There Are Higher-Yielding Alternatives to Savings Accounts
With bank savings accounts typically yielding 0.33%, it generally doesn’t make sense to stuff any of your money there.
Recall that you may want to keep a minimum of six-months spending in a cash account, in case you lose your job or have a medical emergency.
Probably the best place to stash cash now is in a money-market fund. For customers of Fidelity Investments, of which I’m one, you can get a 3.96% yield on a fund (Fidelity Government Cash Reserves) that invests only in Treasuries and has no minimum investment.
You can get a 4.15% yield in a fund (Fidelity Money Market Fund) that includes non-Treasuries and has no minimum. And you can get a 4.27% yield in a fund (Fidelity Money Market Fund Premium Class) that includes non-Treasuries and has a $100,000 investment minimum.
For money that you want to put into short-term investments but that you won’t need right away, Treasuries are usually a good option.
But given the possibility of a debt default by the Treasury between June and September if Congress doesn’t agree to raise the debt limit, you may want to stay away from Treasuries that mature in less than a year. One-year Treasuries recently yielded 4.74%.
CDs Are an Option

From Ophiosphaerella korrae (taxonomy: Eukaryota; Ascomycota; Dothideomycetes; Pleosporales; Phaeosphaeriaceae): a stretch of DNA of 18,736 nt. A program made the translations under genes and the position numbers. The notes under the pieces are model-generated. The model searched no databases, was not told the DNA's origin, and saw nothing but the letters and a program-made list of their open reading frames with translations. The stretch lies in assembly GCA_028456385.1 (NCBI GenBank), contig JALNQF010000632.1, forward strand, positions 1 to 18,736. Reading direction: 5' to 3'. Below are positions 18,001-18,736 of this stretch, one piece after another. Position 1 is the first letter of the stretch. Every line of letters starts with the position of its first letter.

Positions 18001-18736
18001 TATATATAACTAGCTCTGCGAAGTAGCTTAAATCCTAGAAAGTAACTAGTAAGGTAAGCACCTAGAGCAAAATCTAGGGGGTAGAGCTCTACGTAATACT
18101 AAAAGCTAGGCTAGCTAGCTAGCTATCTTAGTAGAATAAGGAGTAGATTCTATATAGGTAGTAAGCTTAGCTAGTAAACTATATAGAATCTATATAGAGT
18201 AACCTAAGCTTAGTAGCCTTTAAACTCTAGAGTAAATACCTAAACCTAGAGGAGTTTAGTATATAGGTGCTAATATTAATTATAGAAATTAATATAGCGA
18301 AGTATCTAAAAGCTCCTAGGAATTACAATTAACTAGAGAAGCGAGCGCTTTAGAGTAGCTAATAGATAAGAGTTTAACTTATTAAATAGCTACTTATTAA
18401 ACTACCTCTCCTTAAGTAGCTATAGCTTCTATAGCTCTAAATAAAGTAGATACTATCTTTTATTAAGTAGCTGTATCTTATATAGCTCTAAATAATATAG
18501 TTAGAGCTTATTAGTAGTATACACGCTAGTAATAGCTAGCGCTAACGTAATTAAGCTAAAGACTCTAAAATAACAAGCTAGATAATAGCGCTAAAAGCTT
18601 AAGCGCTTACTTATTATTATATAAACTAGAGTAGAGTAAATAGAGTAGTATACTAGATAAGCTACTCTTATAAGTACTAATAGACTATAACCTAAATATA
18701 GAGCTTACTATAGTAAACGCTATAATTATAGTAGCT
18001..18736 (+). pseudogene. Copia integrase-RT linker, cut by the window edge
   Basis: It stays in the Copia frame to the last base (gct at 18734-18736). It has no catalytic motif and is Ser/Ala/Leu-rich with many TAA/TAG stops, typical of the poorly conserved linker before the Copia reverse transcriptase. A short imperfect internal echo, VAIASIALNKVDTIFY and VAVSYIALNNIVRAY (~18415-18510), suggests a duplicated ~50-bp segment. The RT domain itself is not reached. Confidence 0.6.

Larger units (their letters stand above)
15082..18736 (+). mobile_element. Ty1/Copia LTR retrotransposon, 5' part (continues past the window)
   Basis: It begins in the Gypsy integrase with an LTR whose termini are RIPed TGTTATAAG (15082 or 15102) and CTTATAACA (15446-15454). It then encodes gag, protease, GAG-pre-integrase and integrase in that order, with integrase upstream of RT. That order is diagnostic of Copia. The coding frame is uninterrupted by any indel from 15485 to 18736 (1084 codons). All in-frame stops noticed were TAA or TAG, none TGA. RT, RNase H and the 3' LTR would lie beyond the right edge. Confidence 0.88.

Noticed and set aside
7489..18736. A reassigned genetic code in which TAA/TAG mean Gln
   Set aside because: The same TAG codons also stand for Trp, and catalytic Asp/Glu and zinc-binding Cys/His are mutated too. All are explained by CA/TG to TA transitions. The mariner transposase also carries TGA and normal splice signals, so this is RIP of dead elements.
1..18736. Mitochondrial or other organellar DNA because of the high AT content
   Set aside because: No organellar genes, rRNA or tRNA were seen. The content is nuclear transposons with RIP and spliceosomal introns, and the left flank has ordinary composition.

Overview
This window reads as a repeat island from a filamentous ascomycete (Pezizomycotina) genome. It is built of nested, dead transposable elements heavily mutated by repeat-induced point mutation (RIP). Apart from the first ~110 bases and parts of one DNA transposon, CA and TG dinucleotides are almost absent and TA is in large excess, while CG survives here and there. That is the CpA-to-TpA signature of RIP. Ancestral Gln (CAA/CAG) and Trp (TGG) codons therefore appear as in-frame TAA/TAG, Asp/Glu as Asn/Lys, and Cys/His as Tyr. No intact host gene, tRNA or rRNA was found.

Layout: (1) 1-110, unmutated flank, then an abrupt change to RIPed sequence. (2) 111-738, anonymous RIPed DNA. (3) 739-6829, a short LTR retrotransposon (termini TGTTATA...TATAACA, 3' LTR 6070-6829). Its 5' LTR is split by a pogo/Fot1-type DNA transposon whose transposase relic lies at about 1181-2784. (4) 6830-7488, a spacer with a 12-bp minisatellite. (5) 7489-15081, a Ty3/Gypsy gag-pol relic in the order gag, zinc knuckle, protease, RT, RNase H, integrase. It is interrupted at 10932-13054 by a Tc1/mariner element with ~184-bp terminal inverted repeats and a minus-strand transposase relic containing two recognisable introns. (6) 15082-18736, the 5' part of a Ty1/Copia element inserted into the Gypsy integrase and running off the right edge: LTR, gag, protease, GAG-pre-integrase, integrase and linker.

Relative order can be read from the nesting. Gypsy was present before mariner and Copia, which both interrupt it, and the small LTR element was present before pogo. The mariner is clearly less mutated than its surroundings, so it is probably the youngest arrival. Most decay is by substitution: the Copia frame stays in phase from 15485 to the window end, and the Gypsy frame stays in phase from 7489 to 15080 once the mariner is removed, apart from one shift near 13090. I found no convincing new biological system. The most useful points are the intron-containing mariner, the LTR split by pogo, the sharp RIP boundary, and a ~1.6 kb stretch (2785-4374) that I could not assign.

One alternative is brokered certificates of deposit, which are issued by a wide variety of banks, including the top ones. They are sold at brokerages such as Fidelity and Charles Schwab and are generally insured up to $250,000.
At Fidelity, you could recently get a nine-month JPMorgan Chase CD yielding 4.7%.
Ultra-short-term bond funds are another option. They generally invest in securities with maturities of less than a year to minimize price risk.
The prices of these funds do move, so they aren’t as safe as money-market funds. But the prices don’t move much, so they’re safer than funds with longer maturities.
Vanguard Ultra-Short Bond ETF (VUSB) , which keeps an average maturity of zero to two years, recently yielded 4.67%.
Morningstar Bestows Gold Rating on Fund
Morningstar gives the fund an automated rating of gold, its highest. “Vanguard Ultra-Short Bond ETF’s strong process and parent firm support” that rating, according to Morningstar’s automated analysis.
“The portfolio maintains a sizable cost advantage over competitors, priced within the cheapest fee quintile among peers.” The fund’s expense ratio is 0.1%.
VUSB “has maintained a significant overweight position in corporate bonds and an underweight in AA-rated bonds compared with category peers,” the analysis said.
Another possibility is high-yield savings accounts, which generally are insured up to $250,00. But the yields aren’t very attractive now. Goldman Sachs’ Marcus bank, where I have an account, recently offered a yield of 3.3%.
For me, keeping most of my cash in money-market accounts seems to make the most sense. But you have to consider your own goals to figure out what to do.